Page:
As someone born in 2001, it is confusing to understand what the world looked like before the Internet. Not being able to immediately find an answer to my questions sends me into an anxious state that I prefer not to imagine. What do you mean people had to write all of their research papers via their school or local library collections? A world without reading and writing online is one that I would rather not live in, but I understand the negative consequences it sometimes brings.
I think that the ability to share ideas to communities that don’t have the time or ability to constantly physically acquire and read is revolutionary and a phenomenal contribution to our society; however, I recognize that quick-paced, often inaccurate and distorted information can bring us all several steps back.
Two authors, Nicolas Carr and Kathleen Fitzpatrick, offer opposing viewpoints on the overall effects of reading and writing online on our society. On one hand, Fitzpatrick argues that the online world creates a “multidimensional conversation that takes place within a community,” while Carr believes that “the Net seems to be […] stripping away [his] capacity for contemplation and concentration.” Carr explains that in his experience “[today’s reading] is a different kind of reading, and behind it lies a different kind of thinking,” while Fitzpatrick counters with the view that maybe this change isn’t so bad.
When listening to Carr and Fitzpatrick discuss their takes on the benefits and drawbacks of reading and writing online, they clearly establish themselves as scholars in higher academia. Even so, Fitzpatrick has a noteworthy understanding of how beneficial online access to information is for communities outside of the targets for scholarly journals. My favorite quote from her article is her claim that those who most fear the growing popularity of reading and writing online desire for a monopoly on scholarly media which can “flourish among an elite group of cultural producers and consumers.” In contrast, Carr ignores this perspective and primarily focuses on his own experience with reading and writing online. While his background portrays a meaningful perspective, I think it is crucial to examine how access to (scholarly) information influences other populations, i.e. those in high school and folks without college degrees.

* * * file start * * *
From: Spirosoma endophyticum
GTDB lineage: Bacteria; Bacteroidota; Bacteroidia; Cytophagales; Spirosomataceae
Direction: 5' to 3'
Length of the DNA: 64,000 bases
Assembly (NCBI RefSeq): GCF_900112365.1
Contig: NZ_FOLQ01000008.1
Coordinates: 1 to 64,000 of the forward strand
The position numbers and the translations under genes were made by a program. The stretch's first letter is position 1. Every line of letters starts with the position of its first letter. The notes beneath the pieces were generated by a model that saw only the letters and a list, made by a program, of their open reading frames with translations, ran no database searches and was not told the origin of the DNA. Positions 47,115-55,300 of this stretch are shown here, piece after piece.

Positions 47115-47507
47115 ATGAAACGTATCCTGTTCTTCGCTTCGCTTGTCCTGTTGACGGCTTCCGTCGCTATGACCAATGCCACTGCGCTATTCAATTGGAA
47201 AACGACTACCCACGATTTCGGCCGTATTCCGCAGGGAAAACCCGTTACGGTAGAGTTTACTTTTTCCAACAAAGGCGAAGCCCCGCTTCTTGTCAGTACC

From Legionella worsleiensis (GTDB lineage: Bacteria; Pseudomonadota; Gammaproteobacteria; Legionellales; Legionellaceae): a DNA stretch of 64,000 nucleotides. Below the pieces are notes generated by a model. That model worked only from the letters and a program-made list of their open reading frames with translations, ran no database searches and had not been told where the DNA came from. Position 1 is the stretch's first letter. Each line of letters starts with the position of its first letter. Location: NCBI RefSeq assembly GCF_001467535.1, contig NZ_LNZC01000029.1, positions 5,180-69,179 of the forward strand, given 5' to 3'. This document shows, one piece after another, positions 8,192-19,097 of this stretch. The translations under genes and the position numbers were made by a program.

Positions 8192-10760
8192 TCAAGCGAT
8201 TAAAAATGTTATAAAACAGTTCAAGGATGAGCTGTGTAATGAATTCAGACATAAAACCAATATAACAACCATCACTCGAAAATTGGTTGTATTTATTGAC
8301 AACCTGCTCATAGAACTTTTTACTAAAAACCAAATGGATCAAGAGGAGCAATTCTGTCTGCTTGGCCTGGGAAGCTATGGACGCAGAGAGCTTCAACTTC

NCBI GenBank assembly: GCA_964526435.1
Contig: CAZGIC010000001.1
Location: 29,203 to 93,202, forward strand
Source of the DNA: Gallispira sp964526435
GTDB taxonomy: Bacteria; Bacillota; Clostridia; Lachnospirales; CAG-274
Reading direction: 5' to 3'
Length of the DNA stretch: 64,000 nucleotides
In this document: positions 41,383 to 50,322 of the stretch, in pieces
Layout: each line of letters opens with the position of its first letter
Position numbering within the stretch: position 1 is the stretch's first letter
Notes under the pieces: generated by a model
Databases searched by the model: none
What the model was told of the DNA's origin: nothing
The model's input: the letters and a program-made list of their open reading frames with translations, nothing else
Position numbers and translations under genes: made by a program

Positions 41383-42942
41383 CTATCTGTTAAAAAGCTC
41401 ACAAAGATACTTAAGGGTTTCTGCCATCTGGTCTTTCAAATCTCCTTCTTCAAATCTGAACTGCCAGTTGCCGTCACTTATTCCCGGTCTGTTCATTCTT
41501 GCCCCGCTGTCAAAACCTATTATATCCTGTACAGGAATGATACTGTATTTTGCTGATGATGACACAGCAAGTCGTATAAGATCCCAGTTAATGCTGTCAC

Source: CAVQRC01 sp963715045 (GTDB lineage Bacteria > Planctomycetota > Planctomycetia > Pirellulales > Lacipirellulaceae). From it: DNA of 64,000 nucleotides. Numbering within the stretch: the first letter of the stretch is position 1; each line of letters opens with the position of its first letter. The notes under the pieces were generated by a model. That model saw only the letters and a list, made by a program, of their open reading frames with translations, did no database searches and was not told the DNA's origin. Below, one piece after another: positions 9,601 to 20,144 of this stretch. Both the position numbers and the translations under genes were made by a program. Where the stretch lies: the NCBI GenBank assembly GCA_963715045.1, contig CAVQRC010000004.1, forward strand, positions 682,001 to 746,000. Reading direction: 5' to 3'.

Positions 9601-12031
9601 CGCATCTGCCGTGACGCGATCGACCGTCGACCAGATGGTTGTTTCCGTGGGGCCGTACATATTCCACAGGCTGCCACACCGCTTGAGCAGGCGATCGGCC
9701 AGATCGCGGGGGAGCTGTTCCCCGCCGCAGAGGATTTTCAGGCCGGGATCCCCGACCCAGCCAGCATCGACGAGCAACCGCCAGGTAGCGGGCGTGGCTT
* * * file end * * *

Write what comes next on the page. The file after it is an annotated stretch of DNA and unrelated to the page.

I am a regular Twitter user, and have been for years. My feed has ranged from memes to popular culture to liberal news, and now focuses on the lived experiences of vulnerable and marginalized communities, along with secondary resources to expand on their perspectives.
As a high schooler, Twitter sparked inspiration for developing my current political judgments. Twitter allows me to hear directly from marginalized groups that do not have access to publishing deals and higher academia that would deem them “credible” to comment on their own experiences on a platform that is worthwhile for scholars. Those in the Global South, disabled folks, and low-income populations are just a few perspectives that have contributed to my current understanding of our world. Twitter was and continues to be my starting point for a significant portion of my learning, and I am grateful for that opportunity.
However, short snippets are not enough to truly understand complex issues. When learning starts and ends with social media is when I believe reading and writing online becomes ineffective, inefficient, and sometimes even dangerous. 140 characters are meant to be a catalyst for discussion and sharing worthwhile ideas and experiences- true learning comes afterward from further reading, which can look like details on in-person events to attend, articles to read, videos to watch, and of course, books to interpret.
Carr, Nicholas. “Is Google Making Us Stupid?.” The Atlantic, 2008.
Fitzpatrick, Kathleen. “Reading (and Writing) Online, Rather Than on the Decline.” The Modern Language Association of America,” 2012, pp 41-51.